Library can help you see popular coastal destinations

I love to travel. Although I have visited Europe, the Caribbean and Mexico, my favorite places are the beaches and quaint towns of South Carolina, Georgia and Florida. Each location feels like home to me and holds very special memories.

The Bartholomew County Public Library resources can point you in the right direction on any such excursions — and just in time for next month’s spring break.

Charleston, South Carolina

English colonists settled Charleston in 1670, naming it Charles Town. The historic district includes many restaurants, shops, museums and art galleries. Visitors may take horse-drawn carriages down cobblestone streets to view pastel-colored antebellum homes and centuries-old churches and cemeteries.

The first battle of the Civil War took place at Fort Sumter National Monument, located on an island in Charleston Harbor. Boat tours are available to explore the island. Near Charleston are scenic drives through the low country to quiet beaches, stately plantations and quaint small towns.

Hilton Head, South Carolina

Situated between Charleston and Savannah is Hilton Head Island, known for more than 20 world-class golf courses, more than 100 miles of bike paths, 14 miles of palm-lined beaches, tennis and water sports. The island imposes strict design guidelines for buildings, colors, signs and lighting so commercial areas blend harmoniously with the beautiful natural environment. Nearby Daufuskie Island can only be accessed by boat. Golf carts are used to visit secluded white-sand beaches, view wildlife and tour historical landmarks.

Savannah, Georgia

Dating back to 1733, Savannah is known for its rich history, friendly people, Southern hospitality and lively atmosphere. Savannah’s Historic District features beautiful parks and squares lined with antebellum mansions. Visitors can choose from a wide variety of restaurants and nightspots, peruse quaint shops, go on haunted ghost tours and explore museums. Tybee Island, Savannah’s beach, is home to two lighthouses and two forts from the 1800s.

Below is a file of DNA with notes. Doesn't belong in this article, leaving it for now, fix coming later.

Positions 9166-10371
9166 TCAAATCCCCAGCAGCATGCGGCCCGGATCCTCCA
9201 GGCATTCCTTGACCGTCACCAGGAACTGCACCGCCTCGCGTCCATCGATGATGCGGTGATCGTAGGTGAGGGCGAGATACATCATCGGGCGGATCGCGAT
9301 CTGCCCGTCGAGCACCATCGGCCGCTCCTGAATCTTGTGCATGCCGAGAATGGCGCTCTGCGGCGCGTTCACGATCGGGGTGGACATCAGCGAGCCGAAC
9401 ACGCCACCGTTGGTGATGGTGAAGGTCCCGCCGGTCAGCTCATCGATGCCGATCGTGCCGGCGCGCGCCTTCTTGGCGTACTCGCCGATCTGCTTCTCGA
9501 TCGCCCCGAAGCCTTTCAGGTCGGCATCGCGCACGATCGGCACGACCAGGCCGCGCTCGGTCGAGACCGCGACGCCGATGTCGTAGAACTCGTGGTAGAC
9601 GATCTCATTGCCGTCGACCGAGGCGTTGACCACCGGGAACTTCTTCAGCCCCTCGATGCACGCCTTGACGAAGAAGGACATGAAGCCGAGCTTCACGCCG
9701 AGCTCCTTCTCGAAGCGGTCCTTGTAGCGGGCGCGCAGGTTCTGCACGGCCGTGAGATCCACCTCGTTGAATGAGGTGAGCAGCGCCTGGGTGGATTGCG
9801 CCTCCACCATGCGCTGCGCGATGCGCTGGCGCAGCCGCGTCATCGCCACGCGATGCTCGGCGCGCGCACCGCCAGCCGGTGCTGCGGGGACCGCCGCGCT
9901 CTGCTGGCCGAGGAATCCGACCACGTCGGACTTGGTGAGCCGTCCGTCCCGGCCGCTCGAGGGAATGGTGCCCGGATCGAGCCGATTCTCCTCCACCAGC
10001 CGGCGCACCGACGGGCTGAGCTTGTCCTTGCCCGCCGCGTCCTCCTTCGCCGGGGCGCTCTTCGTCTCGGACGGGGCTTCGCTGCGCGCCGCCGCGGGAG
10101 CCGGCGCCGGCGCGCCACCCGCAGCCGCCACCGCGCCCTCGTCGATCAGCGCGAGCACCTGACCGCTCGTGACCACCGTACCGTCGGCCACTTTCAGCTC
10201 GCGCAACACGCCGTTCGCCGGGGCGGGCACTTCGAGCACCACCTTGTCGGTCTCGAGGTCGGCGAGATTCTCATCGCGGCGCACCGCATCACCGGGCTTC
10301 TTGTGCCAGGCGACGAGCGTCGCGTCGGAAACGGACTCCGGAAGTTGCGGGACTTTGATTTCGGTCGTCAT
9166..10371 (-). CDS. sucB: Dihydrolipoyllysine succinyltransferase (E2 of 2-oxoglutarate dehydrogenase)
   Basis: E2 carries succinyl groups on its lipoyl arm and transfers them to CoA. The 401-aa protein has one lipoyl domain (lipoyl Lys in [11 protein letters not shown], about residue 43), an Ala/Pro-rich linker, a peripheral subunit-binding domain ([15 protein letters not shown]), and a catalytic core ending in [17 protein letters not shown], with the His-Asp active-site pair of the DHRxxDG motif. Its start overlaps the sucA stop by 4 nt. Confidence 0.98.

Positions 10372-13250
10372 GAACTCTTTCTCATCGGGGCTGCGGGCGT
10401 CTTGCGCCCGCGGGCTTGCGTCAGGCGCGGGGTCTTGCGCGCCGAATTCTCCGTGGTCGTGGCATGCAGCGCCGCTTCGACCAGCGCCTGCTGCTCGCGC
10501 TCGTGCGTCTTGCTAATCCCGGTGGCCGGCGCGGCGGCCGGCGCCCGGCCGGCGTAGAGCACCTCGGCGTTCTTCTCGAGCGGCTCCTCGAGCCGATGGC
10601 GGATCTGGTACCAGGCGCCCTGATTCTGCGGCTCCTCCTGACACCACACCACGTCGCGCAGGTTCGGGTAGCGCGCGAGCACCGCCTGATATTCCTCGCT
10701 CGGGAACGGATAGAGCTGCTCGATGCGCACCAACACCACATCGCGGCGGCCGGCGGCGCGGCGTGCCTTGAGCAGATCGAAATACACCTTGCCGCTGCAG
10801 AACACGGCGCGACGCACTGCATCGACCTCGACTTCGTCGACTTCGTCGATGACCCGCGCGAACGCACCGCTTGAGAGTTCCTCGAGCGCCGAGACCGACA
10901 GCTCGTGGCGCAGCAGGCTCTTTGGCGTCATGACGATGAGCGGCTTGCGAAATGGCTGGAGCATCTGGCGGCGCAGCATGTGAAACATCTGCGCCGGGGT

Travel guides “Charleston and Savannah,” by Jim Morekis, and “Charleston, Savannah and the South Carolina Coast,” by Linda M. Lee, highlight the best of the two cities, Hilton Head Island and surrounding areas.

Sanibel and Captiva Islands, Florida

Tourists come to Sanibel and Captiva Islands, on the southwest coast of Florida, to enjoy white beaches full of pastel-colored seashells. The atmosphere is tropical with swaying palm trees, lush vegetation and colorful flowers.

According to the Sanibel Island and Captiva Island Chamber of Commerce, there are 250 kinds of shells, 230 kinds of birds, 15 miles of beaches and zero traffic lights. The islands are home to a national wildlife refuge with bald eagles, river otters, sea turtles, manatees, dolphins and native and migratory birds. Outdoor activities are abundant; for instance, cruises to nearby secluded islands, fishing, golf, bike riding, kayaking and snorkeling. Accommodations range from RV parks and campgrounds to luxury resorts. Sarasota, Sanibel Island, and Naples, a travel guide by Chelle Koster Walton, provides information on the area.

St. Augustine, Florida

Founded by the Spanish in 1565, St. Augustine is America’s oldest permanent city. The colorful Spanish historical district is filled with eclectic restaurants, cafes, bars and shops.

Castillo de San Marcos, a 17th-century stone fort provides scenic views of the town and Matanzas River. Beaches are a short drive from the city with some allowing dogs and vehicles.

Anastasia State Park contains pristine beaches, tidal marshes and abundant wildlife. Visitors are able to participate in many recreational activities and water sports at the park. Visit Hoopla on Bartholomew County Public Library’s website, mybcpl.org, to download one of many e-books for more information on St. Augustine and the surrounding area.

Kathy Campbell is a reference assistant at the Bartholomew County Public Library and can be reached at kcampbell@barth.lib.in.us.